The most recent IPCC (Intergovernmental Panel on Climate Change) report was released 31st March informing policy makers that the impacts of climate change are likely to be severe, universal, and irreversible. Scientists and officials from the IPCC met in Japan to finalise the document which is the most comprehensive assessment to date of the worldwide impacts of climate change.
The amount of scientific evidence on the impacts of warming has almost doubled since the last report was published in 2007. The impacts include higher risk of flooding, and changes to crop yields and water availability. This new report provides overwhelming evidence of the scale of the effects; health, homes, food, and safety are all likely to be threatened by increasing temperatures. Changes in the climate have caused impacts on both natural and human systems on all continents and across all oceans in recent decades. Nobody on the planet will be unaffected by climate change.
The report is based on more than 12,000 peer-reviewed scientific studies so provides solid reliable evidence. Unless we act dramatically and quickly, the science tells us, our way of life is at risk and we need to match the urgency of our responses with the scale of the science. This report provides the scientific evidence for policy makers to base their future decisions on so we will have to wait and see how they respond.
What does this mean for us in the UK?: a mixed bag weather-wise. The Met Office has reported that British winters are likely to be milder and wetter and summers hotter and drier but we can still expect cold spells and washouts. The British weather varies year on year due to natural processes and detecting trends is difficult due to influences from the Atlantic Ocean and the unpredictability of the jet stream (which is still not yet fully understood). However, a warmer atmosphere can hold more moisture, so increased temperatures will mean more rain.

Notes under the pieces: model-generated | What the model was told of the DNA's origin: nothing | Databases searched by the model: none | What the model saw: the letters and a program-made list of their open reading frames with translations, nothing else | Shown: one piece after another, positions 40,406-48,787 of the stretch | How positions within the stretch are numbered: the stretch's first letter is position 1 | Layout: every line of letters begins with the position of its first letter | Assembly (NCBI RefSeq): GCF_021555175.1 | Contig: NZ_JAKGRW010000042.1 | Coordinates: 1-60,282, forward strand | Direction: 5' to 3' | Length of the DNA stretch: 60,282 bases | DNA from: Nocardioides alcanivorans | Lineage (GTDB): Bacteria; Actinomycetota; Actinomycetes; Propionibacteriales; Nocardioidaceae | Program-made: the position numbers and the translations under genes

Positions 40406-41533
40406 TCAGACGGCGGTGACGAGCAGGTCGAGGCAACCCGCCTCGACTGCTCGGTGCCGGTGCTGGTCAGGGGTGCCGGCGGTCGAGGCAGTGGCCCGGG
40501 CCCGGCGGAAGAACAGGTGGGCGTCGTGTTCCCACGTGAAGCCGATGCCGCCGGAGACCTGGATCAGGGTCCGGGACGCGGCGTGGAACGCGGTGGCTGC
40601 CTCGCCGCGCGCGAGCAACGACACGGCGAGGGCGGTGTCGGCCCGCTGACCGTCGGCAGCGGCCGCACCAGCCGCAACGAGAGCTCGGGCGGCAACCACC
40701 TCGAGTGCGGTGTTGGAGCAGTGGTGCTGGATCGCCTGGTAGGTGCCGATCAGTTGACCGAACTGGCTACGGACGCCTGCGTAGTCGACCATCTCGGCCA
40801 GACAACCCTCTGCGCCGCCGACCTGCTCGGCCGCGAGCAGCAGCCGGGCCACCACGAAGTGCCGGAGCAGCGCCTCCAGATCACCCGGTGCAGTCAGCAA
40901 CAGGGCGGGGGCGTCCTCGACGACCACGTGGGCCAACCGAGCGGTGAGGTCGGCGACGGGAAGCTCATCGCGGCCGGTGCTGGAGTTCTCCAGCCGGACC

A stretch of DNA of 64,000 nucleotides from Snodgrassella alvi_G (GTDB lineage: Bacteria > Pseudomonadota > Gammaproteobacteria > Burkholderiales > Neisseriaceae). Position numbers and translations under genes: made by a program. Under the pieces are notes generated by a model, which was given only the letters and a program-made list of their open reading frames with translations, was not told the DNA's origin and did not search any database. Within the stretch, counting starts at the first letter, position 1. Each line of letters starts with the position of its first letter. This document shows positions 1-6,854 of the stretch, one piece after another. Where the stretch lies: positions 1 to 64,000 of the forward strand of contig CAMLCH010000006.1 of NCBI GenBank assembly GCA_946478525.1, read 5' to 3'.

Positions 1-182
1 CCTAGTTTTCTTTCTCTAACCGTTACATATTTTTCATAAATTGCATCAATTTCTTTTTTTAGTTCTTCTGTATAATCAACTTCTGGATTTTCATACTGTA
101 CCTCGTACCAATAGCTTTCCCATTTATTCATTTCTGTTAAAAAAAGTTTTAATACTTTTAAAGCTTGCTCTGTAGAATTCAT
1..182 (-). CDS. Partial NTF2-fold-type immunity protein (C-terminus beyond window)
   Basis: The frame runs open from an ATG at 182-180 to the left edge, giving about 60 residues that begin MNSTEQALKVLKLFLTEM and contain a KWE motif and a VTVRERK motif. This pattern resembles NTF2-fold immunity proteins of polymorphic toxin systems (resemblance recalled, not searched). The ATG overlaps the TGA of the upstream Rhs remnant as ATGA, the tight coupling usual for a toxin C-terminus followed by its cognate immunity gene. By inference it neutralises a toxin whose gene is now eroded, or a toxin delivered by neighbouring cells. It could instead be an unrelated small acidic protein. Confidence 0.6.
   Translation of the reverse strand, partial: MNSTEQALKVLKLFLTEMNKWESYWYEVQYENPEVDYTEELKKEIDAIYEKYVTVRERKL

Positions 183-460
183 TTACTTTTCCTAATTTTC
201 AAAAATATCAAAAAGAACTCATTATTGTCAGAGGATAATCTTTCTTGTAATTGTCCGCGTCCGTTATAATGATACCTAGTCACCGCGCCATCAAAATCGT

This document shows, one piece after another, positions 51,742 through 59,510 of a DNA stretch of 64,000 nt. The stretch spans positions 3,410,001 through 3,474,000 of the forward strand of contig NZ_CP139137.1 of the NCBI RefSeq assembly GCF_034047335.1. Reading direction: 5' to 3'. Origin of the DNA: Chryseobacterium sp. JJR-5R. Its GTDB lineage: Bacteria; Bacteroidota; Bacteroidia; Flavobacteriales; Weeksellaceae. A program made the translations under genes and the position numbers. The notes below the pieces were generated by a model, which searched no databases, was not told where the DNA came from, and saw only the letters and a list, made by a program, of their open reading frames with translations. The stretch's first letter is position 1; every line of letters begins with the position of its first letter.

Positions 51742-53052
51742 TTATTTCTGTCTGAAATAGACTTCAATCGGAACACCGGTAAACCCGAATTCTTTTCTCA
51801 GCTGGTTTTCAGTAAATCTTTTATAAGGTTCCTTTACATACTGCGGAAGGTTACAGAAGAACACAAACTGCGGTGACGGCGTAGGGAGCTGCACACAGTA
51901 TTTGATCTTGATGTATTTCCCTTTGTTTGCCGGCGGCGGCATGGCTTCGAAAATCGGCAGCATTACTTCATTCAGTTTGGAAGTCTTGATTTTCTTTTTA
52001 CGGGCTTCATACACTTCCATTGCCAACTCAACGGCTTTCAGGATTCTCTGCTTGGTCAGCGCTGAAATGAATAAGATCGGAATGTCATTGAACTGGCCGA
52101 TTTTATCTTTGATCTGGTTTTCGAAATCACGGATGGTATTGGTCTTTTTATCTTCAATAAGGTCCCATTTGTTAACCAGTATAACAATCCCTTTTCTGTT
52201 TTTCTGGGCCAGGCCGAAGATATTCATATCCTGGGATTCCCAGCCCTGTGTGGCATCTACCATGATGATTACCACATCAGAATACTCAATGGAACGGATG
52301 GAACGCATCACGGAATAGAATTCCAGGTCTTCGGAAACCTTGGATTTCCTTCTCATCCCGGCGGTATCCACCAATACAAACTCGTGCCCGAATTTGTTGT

Although the UK weather is hard to predict and has not yet been definitely linked to climate change, we will still feel other impacts of climate change from other parts of the world, especially with regard to food. The UK imports over 40% of its food so we could face repeats of the price rise in 2010 when an extreme heat wave in Russia and eastern Europe damaged the wheat harvest leading to UK food prices increasing by 5%. Adaptation to climate change is difficult and building is still taking place on flood plains in the UK, which suggests that some of those in charge haven’t quite got the message yet. What is clear from the reports released in March is that climate change is happening and if we want to do anything to limit its effects we need to act now.
A Rocha UK Comments: As an organisation we believe the climate is changing due to manmade causes.
Sources: BBC website March 2014; Guardian online March 2014